The US Supreme Court has completed a longstanding patent battle over podcasts, Personal Audio v. Electronic Frontier Foundation to hear and handed the latter – and thus companies such as Apple and Google.
Personal Audio, often referred to as the Patent Troll, has been calling on paccasters such as Adam Carolla for years and addressed large tech companies such as Apple. Podcasts are named after Apple's iPod, and the company has been instrumental in adopting the name and serving as a distribution partner on iTunes.
Carolla raised about $ 500,000 from his supporters to fight his case and eventually settle out of court. Personal Audio was able to win $ 8 million from Apple for breaching two related patents.
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Personal Audio was originally founded by Jim Logan, who in the late 1990s attempted to market a digital music player. When the company failed, Logan turned to the patent to decorate royalties from well-known podcasters.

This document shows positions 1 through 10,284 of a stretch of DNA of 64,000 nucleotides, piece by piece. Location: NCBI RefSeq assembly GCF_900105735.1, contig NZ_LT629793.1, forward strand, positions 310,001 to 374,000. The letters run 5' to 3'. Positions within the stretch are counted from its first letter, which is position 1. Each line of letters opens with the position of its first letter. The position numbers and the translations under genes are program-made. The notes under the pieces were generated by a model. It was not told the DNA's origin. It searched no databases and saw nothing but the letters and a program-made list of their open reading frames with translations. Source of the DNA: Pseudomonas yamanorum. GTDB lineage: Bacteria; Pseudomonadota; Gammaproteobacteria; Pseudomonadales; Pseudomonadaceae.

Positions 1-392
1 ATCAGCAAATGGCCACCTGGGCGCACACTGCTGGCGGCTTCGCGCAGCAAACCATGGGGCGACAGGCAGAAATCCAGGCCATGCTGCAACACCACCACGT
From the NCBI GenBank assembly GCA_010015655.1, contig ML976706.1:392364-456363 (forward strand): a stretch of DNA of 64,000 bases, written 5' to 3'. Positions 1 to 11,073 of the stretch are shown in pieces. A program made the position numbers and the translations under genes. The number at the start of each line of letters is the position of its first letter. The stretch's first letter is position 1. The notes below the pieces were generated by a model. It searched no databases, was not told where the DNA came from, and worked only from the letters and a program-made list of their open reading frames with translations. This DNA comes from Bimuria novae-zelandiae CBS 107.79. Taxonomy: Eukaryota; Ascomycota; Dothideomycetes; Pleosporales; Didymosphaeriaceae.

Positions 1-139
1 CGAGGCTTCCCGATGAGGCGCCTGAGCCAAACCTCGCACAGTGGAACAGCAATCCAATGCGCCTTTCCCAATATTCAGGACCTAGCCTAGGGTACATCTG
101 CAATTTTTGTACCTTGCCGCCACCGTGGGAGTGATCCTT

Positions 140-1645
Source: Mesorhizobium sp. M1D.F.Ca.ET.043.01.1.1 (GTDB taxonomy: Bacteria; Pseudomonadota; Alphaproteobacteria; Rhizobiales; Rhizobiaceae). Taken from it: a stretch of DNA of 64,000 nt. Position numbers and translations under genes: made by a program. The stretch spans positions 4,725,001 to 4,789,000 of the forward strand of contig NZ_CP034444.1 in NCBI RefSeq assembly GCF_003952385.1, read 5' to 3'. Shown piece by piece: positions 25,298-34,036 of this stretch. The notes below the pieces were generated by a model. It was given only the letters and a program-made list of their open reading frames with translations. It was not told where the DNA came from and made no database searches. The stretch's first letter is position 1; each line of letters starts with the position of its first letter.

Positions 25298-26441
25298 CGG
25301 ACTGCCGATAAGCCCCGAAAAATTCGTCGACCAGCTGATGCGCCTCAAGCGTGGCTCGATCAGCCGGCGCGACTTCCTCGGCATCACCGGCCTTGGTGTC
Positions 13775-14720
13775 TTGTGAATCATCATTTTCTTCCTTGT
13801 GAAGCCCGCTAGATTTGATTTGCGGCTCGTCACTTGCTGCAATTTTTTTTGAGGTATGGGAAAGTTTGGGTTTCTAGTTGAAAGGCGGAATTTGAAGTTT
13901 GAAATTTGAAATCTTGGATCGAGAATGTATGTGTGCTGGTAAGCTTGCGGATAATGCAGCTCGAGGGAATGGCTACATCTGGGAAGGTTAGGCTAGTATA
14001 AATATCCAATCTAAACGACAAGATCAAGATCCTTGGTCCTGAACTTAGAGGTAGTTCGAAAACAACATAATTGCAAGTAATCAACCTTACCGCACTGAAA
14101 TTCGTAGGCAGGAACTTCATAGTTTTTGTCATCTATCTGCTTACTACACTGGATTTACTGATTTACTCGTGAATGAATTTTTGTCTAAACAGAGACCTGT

Beyond the podcasting patent, Personal Audio used related IP against technology companies such as Apple, Google, and Samsung to varying degrees of success. One of the biggest gains came from the company's 2009 lawsuit against Apple over iPod playlists, which ended in a $ 8 million payday for the NPE.
With the intervention of the Supreme Court, Apple's prominence in the podcast sector is likely to persist. Podcasts hosted on iTunes can be played on both Mac and Windows PCs, as well as on iPhones, iPads, Apple TVs, and the remaining iPod model Touch.
A striking gap was the Apple Watch. The wearable can be used to control iPhone playback, but podcasts can not be officially synced with local storage. This has led to cumbersome workarounds from third-party vendors, although Apple has been able to solve the problem with watchOS 5, which is expected to be announced in June 2018 at WWDC 2018.